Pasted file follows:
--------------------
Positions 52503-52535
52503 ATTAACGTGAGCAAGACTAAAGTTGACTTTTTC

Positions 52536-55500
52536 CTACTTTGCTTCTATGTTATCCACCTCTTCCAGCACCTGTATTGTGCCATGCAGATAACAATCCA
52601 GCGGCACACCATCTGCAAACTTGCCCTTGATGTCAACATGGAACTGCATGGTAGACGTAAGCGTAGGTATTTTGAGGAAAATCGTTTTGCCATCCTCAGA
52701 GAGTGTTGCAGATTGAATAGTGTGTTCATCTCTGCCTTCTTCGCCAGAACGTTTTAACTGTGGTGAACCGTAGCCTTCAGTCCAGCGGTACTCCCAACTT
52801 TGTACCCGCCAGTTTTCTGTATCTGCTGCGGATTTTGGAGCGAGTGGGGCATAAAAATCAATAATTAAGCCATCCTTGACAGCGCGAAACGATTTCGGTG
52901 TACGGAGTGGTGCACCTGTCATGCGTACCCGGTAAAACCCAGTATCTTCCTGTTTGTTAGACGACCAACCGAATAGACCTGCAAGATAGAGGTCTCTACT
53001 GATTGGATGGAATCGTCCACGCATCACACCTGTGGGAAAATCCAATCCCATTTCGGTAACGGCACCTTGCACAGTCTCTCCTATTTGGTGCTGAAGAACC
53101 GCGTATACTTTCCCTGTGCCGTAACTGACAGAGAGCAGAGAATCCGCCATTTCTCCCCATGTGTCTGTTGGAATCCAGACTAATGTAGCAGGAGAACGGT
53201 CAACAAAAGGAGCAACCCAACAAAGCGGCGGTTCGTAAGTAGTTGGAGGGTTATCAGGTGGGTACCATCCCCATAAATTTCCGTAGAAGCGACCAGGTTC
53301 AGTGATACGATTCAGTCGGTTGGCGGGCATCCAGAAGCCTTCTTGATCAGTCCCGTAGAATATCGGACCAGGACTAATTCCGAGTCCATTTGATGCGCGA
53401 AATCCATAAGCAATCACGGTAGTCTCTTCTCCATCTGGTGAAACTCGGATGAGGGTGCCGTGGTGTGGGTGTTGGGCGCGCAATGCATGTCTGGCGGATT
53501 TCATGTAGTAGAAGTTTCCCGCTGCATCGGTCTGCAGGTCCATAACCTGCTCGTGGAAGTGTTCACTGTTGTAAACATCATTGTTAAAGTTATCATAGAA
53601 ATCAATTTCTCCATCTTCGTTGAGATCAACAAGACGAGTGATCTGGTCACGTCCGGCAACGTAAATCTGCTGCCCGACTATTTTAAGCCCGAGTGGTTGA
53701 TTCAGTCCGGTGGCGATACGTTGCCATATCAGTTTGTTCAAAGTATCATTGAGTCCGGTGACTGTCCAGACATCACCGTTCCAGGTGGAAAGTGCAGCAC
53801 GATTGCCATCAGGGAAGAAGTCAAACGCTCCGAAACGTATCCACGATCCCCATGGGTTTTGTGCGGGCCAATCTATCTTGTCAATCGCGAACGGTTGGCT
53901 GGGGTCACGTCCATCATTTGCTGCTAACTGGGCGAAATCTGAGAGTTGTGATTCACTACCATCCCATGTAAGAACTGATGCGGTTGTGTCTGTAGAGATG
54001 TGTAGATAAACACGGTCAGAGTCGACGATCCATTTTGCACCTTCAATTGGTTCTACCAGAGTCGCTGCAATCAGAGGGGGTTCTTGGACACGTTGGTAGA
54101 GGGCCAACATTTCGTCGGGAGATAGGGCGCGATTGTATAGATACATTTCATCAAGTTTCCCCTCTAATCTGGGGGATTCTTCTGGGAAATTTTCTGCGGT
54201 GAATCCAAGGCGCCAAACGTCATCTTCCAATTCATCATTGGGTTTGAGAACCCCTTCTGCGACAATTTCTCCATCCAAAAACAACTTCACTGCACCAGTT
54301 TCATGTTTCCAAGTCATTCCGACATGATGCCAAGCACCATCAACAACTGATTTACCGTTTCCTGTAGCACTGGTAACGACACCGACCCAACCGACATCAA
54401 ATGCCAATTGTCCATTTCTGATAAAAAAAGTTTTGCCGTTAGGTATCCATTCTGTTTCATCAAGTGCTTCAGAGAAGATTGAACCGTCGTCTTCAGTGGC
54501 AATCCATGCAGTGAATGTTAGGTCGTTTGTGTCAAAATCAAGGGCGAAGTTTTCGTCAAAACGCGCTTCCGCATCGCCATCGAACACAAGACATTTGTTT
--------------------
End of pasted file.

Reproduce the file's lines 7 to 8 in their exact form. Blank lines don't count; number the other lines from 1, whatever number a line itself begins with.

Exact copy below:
52801 TGTACCCGCCAGTTTTCTGTATCTGCTGCGGATTTTGGAGCGAGTGGGGCATAAAAATCAATAATTAAGCCATCCTTGACAGCGCGAAACGATTTCGGTG
52901 TACGGAGTGGTGCACCTGTCATGCGTACCCGGTAAAACCCAGTATCTTCCTGTTTGTTAGACGACCAACCGAATAGACCTGCAAGATAGAGGTCTCTACT